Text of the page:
Romance and the Everyday Hero

 In Being An Author, News

We’re coming up to Valentine’s Day (now there’s interesting tale to be told too!). This is the day we all celebrate that ‘many splendid thing’ called love. And one of the ways we describe that dance between lovers, is romance.

But let’s take a step back here.

Originally, the term romance referred not the contents of a book, but rather its form. These original romances were epic adventures full of daring deeds and heroism.

From the 1300s, romance referred to reciting a narrative from the Old French romancier, which meant ‘to translate into French’. Prior to that, it had come from romanicus, meaning of the Roman style.

These narratives, although written, were often performed. Can you imagine everyone gathered around the flicking firelight while one of the household recited the passages from Beowulf or the story of King Arthur? From there we get to chivalric romances – noble knights imbued with honour, fulfilled their quest and returned to claim the hand of the beautiful maiden. The French particularly specialised in tales of courtly love.

Okay the history lesson from the historical romance writer is over.

What about the romance bit?

I’m not a relationship expert, but I do write about men and women and their long and winding journey to the land of a happy ever after – and I have been married for nearly 24 years (to the same man!), so I’ll share with you what I know.

I’ve identified four ways our every day Aussie bloke can be like the hero of a romance novel (and it doesn’t require growing your hair out like Fabio).

1. A hero has a quest
He knows his purpose in life. He doesn’t let life happen to him. He has a clear objective and a clear morality. He knows there is risk. And he takes it any way in the pursuit of the highest good.

In fact the word virtue comes from the same Latin root word as virile, so it’s no accident.

2. A hero takes responsibility
Not only for himself and his actions, but also for other things about him. He doesn’t leave it for other people to do. A hero is willing and able to deal with an issue, even if it is not of his own making.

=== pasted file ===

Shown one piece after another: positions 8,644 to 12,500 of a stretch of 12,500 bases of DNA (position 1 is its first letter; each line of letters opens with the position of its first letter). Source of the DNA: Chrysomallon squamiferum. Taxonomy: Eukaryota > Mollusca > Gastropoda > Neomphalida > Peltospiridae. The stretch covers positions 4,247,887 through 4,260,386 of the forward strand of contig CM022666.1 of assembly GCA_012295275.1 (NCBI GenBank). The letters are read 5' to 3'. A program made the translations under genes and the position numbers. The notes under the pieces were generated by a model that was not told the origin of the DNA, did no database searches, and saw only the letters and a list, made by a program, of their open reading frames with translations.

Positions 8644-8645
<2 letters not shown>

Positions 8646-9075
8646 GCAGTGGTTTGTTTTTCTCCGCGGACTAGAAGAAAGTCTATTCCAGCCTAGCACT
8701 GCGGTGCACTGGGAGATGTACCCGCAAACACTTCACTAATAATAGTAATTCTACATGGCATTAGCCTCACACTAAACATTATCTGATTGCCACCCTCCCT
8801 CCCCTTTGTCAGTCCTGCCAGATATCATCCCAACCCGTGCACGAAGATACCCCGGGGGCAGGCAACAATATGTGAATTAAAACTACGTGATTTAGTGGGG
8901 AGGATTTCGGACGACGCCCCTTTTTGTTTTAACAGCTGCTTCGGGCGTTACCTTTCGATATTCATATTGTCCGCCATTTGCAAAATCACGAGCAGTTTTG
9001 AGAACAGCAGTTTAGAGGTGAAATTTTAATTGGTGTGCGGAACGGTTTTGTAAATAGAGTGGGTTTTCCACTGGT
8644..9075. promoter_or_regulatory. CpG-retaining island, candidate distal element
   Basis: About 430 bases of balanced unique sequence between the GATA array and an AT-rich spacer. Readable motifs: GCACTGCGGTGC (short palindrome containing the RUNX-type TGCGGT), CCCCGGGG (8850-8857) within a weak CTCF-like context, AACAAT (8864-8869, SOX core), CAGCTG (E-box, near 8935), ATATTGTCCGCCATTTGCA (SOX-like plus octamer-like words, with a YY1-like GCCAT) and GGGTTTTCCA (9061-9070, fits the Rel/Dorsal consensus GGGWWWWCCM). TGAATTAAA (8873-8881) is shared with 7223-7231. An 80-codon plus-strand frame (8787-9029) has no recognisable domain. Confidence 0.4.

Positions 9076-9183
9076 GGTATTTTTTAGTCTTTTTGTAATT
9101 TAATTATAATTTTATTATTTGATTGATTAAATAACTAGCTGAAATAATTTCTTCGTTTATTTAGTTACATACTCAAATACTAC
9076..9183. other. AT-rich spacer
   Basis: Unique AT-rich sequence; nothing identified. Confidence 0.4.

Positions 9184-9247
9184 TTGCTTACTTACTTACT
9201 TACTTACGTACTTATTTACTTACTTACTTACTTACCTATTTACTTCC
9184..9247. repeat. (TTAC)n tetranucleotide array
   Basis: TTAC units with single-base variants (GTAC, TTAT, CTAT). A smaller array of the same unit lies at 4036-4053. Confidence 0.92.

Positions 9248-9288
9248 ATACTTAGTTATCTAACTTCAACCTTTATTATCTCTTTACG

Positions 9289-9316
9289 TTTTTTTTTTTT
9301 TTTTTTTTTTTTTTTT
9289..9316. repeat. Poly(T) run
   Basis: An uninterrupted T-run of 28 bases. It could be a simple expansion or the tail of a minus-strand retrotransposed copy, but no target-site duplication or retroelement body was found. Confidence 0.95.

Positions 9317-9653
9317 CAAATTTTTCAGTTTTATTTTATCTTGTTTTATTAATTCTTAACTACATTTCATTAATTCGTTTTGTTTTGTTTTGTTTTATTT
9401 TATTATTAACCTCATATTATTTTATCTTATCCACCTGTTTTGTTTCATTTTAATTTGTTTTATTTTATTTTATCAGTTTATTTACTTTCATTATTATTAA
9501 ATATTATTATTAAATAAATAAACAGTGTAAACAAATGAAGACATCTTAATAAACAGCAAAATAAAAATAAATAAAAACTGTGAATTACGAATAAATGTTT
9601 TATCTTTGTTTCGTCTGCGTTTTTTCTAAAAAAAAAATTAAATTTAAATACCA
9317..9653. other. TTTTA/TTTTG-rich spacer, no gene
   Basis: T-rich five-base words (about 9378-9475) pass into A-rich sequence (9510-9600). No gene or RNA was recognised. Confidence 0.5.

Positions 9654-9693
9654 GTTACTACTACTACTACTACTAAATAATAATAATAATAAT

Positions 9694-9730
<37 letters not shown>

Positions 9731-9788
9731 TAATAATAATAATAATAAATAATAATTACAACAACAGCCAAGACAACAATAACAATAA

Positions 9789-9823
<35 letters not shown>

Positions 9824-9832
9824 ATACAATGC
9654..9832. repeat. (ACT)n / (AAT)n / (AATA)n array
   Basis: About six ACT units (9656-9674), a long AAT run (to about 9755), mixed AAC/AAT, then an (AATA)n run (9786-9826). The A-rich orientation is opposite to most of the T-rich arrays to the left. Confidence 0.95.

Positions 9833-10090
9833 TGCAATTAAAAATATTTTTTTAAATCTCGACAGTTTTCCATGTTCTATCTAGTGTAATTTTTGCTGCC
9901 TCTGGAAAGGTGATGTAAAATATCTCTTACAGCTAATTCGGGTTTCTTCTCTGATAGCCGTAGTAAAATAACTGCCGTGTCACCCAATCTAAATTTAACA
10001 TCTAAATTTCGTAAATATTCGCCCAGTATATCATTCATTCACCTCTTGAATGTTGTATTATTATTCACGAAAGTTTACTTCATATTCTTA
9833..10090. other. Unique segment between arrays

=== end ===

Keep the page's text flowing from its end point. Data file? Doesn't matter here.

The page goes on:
A hero has ‘response ability’ which means he has trained and prepared himself to act effectively when the situation calls for it.

3. A hero has courage
A hero knows things aren’t going to go his way all the time. Sometimes the odds are really stacked against him. Sometimes he has to descend to the depths of hell to defeat the foe.

He know what is at stake if he fails. He know what the opportunities are if he succeeds.

He finds his courage because he draws on his purpose, moral clarity and ‘response ability’ to fight for victory.

4. The hero acknowledges that a weak man cannot be a virtuous man

A hero masters his inner beast, the dark force, the capacity for malevolence that lives within his heart. He doesn’t deny it. Instead he acknowledges it and uses it to develop his courage and strength.

Think Luke Skywalker tempted by the Dark Side; Christ’s temptation in the wilderness.

A hero is good because he chooses not to be bad.

A hero who has integrated his darker nature, and mastered it, becomes a formidable man.

What about the heroine?

A true romantic heroine is no helpless damsel in distress. She is an equal partner on this joint quest but acknowledges there are some paths the hero must walk alone.

She encourages the hero to find his inner courage and helps him fully realise his capacity for valour and honour.

A real romantic heroine never betrays the hero. As the adventure becomes dangerous, she is the one person above all on whom he can rely.

And if the heroine herself has dragons of her own to slay, she has enough courage to allow him to step in help, if needed.

What about the real world?

You might say, that’s all well in good in the confines of a book, but how does that translate into the real world.

Well, peel back the cover of your own love story and see that your romantic hero is right there.

He’s the man who goes out to work every day to support his family. There may be days where the job may be emotionally crushing – perhaps even dangerous, but our hero does it because it is the right thing to do for his family.

His quest: to care for his family and help them become the very best they can be.

That is one of many ways our every day hero shows his virtue.

Our bloke is also there to fight dragons – especially when they take the form of rats, cane toads, snakes, leaky taps and jars that just won’t open.

He works to improve himself physically, mentally and spiritually because he never knows when he might be called on to step up. He wants to be a man that other people can rely upon.

Our everyday hero loves his family and he knows there is something special and transcendent in being a hero just for them.

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Comments
  • Susanne
    Reply

    Well said! I have my own hero too, and we’ve been married 32 years. Love him to bits.

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